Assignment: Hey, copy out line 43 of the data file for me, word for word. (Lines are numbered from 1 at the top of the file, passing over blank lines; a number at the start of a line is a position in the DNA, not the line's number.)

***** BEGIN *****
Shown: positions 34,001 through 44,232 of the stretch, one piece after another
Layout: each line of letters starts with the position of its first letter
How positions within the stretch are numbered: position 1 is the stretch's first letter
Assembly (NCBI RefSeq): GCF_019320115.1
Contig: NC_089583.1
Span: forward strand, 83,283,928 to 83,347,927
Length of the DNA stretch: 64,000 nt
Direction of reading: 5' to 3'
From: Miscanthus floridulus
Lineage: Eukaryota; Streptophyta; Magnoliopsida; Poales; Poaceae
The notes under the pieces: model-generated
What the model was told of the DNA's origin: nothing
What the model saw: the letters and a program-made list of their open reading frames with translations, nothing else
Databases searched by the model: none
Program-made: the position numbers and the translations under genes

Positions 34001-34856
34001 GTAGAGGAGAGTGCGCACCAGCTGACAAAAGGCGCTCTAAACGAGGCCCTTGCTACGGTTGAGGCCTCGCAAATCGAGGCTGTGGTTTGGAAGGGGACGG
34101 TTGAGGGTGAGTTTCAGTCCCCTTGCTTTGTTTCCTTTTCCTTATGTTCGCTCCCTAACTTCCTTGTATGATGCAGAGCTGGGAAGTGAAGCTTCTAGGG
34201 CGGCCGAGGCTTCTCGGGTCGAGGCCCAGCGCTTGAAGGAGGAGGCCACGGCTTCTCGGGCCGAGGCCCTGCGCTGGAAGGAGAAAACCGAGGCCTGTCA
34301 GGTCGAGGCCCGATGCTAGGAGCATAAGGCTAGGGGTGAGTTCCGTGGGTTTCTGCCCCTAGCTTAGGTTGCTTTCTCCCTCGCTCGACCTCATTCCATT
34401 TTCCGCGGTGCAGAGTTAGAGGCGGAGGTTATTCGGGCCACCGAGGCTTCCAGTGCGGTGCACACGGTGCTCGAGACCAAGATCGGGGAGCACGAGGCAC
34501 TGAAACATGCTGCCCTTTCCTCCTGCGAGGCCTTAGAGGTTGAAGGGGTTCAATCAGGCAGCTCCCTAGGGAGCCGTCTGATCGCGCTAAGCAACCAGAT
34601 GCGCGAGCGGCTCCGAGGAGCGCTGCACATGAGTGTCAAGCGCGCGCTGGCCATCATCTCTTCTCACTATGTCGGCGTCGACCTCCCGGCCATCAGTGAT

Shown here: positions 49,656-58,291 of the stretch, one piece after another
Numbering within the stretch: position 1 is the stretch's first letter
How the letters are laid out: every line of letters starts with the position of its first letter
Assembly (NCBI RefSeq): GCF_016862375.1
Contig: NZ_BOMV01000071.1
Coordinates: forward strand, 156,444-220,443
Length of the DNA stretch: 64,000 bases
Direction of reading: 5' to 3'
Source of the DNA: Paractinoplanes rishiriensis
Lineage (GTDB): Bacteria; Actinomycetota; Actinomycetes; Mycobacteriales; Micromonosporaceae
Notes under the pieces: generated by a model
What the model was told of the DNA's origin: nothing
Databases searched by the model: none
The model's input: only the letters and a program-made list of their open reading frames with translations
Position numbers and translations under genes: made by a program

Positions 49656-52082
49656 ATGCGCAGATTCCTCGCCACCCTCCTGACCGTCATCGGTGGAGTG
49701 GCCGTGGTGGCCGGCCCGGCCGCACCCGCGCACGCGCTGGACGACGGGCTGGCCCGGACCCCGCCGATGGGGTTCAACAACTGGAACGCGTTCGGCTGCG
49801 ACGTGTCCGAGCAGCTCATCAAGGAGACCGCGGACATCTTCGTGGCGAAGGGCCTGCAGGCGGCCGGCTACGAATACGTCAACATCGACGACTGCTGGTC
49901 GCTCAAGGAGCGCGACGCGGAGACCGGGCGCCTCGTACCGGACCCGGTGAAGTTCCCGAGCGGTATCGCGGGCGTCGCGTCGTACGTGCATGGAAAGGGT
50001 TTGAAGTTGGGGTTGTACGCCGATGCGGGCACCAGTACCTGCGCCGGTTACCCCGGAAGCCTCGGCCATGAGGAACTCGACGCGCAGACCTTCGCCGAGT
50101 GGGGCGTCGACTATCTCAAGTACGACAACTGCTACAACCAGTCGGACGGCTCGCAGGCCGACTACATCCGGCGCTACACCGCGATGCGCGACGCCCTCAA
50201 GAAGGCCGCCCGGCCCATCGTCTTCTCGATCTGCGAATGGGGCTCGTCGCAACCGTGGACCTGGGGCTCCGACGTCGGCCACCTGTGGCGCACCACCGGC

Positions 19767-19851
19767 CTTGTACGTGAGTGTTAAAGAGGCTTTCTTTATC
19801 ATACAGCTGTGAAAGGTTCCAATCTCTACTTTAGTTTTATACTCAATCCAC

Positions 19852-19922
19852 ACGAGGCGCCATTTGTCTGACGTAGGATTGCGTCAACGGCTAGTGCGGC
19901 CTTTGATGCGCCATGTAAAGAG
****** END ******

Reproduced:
49901 GCTCAAGGAGCGCGACGCGGAGACCGGGCGCCTCGTACCGGACCCGGTGAAGTTCCCGAGCGGTATCGCGGGCGTCGCGTCGTACGTGCATGGAAAGGGT